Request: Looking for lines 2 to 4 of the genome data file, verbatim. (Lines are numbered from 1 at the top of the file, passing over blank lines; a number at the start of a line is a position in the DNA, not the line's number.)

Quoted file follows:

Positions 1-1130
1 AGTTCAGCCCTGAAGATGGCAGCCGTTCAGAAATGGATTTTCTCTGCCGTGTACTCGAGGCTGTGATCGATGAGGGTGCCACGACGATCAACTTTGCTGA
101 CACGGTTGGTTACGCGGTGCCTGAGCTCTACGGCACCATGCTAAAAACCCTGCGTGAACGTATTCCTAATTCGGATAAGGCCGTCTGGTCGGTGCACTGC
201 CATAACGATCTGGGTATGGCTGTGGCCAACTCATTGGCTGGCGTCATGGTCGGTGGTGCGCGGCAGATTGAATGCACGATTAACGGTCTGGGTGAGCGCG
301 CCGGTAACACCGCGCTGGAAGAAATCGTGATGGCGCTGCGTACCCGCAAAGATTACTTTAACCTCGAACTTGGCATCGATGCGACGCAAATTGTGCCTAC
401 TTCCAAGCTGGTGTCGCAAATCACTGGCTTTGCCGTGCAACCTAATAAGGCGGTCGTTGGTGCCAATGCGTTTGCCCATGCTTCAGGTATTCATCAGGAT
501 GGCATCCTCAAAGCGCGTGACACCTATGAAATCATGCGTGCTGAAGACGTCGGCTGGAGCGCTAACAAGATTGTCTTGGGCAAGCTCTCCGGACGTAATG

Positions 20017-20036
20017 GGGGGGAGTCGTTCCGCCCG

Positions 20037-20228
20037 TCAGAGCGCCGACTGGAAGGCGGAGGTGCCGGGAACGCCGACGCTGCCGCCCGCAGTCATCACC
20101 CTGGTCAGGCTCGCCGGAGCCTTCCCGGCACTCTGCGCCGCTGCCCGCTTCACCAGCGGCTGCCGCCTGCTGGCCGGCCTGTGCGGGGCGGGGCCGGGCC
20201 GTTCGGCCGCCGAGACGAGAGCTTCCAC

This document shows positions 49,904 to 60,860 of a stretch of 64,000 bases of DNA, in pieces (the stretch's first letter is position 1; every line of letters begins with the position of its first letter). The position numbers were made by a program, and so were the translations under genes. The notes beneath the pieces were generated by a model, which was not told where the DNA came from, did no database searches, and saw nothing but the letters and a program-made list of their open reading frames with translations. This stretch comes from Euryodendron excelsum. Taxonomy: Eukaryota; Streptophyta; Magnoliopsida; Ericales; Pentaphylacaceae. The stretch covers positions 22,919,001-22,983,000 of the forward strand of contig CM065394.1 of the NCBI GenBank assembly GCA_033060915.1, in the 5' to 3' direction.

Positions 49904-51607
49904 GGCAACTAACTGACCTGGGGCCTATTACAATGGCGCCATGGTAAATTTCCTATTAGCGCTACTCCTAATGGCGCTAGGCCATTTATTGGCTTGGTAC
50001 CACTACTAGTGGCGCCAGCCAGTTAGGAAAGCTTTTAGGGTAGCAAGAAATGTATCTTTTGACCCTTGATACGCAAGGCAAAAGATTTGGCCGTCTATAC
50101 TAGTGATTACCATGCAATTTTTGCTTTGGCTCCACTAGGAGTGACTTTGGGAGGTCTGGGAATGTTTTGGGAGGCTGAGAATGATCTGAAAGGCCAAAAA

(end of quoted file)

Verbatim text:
1 AGTTCAGCCCTGAAGATGGCAGCCGTTCAGAAATGGATTTTCTCTGCCGTGTACTCGAGGCTGTGATCGATGAGGGTGCCACGACGATCAACTTTGCTGA
101 CACGGTTGGTTACGCGGTGCCTGAGCTCTACGGCACCATGCTAAAAACCCTGCGTGAACGTATTCCTAATTCGGATAAGGCCGTCTGGTCGGTGCACTGC
201 CATAACGATCTGGGTATGGCTGTGGCCAACTCATTGGCTGGCGTCATGGTCGGTGGTGCGCGGCAGATTGAATGCACGATTAACGGTCTGGGTGAGCGCG